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Shanghai Law to Protect Rare Sturgeon

The country's first law to protect endangered Chinese sturgeons will go into effect in Shanghai this year. Fewer than 3,000 of the "living fossils" remain.
"The law stipulates clearly which government departments will take the main responsibilities and what exactly to do to protect the fish," said Jiao Yang, spokeswoman for the Shanghai municipal government, in a Wednesday press conference.
All fishing will be prohibited between May 1 and September 30, when the sturgeons, a CITES-listed endangered species, are usually found around the east coast of Shanghai's Chongming Island.
The fish spawn in the upper reaches of the Yangtze River but travel to the estuary to mature.
Jiao said the ban will not have an impact the city's fish supply. "The area used to produce about 300 tons of fish every year, an inconsiderable part of Shanghai's more than 650,000 tons of annual consumption."
Outside the banned period, any person wanting to fish must obtain a license from the local authorities. Preferential policies are being considered by the Shanghai Municipal Agricultural Commission to help fishermen affected by the ban to find other work.
"Other activities that might threaten the environment in the area are also forbidden, like discharging waste, explosions, drilling and dredging, all of which we have witnessed in recent years," said Jiao. "Even scientific research will be limited."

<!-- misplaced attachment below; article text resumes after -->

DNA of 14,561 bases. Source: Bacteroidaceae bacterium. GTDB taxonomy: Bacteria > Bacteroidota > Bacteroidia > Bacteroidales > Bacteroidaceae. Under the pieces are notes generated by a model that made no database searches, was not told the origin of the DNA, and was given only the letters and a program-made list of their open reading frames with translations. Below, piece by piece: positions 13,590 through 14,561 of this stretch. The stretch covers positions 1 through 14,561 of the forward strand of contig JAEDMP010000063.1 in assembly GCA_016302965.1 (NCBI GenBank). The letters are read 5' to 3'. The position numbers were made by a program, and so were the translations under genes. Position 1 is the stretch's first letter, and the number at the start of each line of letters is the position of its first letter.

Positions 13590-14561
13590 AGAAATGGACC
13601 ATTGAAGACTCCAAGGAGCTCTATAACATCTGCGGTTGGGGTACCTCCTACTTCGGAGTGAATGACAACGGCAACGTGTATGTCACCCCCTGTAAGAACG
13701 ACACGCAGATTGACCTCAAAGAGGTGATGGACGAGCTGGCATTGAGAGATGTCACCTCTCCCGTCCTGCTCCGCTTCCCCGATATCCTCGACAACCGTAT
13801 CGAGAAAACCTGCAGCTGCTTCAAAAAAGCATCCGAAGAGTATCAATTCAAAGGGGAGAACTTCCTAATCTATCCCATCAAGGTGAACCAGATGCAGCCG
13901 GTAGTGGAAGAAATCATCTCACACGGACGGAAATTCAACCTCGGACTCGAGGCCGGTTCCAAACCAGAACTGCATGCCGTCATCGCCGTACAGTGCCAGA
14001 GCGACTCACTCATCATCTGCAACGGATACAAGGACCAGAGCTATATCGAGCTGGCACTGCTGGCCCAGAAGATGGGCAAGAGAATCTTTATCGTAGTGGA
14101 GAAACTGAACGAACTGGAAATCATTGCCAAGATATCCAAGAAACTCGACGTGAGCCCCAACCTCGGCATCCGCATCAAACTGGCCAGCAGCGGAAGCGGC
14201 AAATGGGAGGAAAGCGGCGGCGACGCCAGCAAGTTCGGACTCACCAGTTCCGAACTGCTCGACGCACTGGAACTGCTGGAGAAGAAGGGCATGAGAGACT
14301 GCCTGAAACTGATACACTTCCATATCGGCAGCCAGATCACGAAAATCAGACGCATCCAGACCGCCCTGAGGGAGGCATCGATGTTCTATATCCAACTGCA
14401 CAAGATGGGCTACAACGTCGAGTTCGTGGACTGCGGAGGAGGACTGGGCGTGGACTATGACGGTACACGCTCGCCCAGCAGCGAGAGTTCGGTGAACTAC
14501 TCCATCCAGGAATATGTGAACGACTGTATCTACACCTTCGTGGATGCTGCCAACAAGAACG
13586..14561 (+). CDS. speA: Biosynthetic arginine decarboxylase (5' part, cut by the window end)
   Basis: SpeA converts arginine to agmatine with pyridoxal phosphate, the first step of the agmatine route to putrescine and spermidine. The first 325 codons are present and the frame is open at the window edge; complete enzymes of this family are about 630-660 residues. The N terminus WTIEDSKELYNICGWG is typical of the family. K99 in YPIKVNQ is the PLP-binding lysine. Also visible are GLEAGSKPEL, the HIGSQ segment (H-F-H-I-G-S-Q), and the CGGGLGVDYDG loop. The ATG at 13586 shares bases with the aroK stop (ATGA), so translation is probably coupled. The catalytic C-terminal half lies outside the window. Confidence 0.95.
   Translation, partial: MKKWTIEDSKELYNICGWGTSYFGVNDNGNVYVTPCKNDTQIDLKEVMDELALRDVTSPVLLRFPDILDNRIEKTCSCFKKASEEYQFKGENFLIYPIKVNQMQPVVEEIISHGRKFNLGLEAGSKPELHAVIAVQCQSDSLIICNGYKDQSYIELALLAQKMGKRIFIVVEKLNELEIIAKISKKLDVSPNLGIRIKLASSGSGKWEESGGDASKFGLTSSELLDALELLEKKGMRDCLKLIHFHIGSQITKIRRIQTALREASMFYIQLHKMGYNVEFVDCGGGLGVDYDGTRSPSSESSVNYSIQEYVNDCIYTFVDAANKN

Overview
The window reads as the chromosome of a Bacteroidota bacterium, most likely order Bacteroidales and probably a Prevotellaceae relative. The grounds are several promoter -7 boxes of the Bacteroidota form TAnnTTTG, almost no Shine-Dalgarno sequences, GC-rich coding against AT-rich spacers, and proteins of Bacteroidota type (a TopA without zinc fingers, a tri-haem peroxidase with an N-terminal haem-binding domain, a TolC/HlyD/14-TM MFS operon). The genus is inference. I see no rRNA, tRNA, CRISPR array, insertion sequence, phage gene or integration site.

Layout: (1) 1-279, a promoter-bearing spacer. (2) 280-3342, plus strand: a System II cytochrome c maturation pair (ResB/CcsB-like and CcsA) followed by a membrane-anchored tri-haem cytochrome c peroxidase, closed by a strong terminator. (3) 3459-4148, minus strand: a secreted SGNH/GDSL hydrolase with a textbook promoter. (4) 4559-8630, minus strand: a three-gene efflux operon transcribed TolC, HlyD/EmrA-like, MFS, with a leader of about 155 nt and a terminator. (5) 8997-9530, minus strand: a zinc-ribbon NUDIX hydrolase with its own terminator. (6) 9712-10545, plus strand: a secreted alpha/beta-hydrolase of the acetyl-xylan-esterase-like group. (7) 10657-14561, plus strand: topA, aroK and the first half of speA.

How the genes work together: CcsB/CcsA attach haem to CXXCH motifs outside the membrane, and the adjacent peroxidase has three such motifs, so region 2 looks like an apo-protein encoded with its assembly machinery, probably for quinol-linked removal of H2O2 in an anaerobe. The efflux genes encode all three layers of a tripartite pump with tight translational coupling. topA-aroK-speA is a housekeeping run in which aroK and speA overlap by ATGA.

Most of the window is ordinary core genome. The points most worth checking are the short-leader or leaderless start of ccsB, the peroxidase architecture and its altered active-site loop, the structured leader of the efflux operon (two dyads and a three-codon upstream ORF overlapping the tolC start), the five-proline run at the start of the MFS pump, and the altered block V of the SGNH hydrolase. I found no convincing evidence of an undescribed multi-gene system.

The law includes detailed descriptions about what to do when an injured, stranded or dead sturgeon is found and where to call for help. Facilities will be set up in the area to treat injured fish and some veterinarians will be stationed there.
"Last year, we saved about 120 Chinese sturgeons in the area," said Liu.
In 2002, Shanghai marked the east coast of Chongming Island, about 276 square kilometers, as a nature reserve for the sturgeons, the first and still the largest of its kind in the country. The reserve area is adjusted periodically to accommodate changes in the distribution of the fish as well as geographical alterations caused by tides and weather.
The rare Chinese sturgeon shared the planet with the dinosaurs, tracing its direct ancestors back to the Mesozoic Era (65 to 144 million years ago).
In a survey conducted last year, only 500 sturgeons were spawned in the upper reaches of the Yangtze River. The number has plummeted in recent years owing to the deterioration of the environment.
"The sturgeons might die out in five years unless appropriate measures are taken immediately," said Liu.
China has started to offset the negative impact of environmental degradation by artificially breeding and releasing sturgeon fry into the river.
According to the Ministry of Agriculture, 6.3 million fry were released into the Yangtze River from artificial breeding centers between 1983 and 2004. In the three years from 1999 to 2002, the country released 300,000 sturgeon fry longer than 10 centimeters.
However, Zhang Li, director of the International Fund for Animal Welfare China office, said that more must be done to monitor the fish after they are released into the river. The survival rate of artificially bred Chinese sturgeons is only about 1 percent.
(China Daily March 17, 2005)



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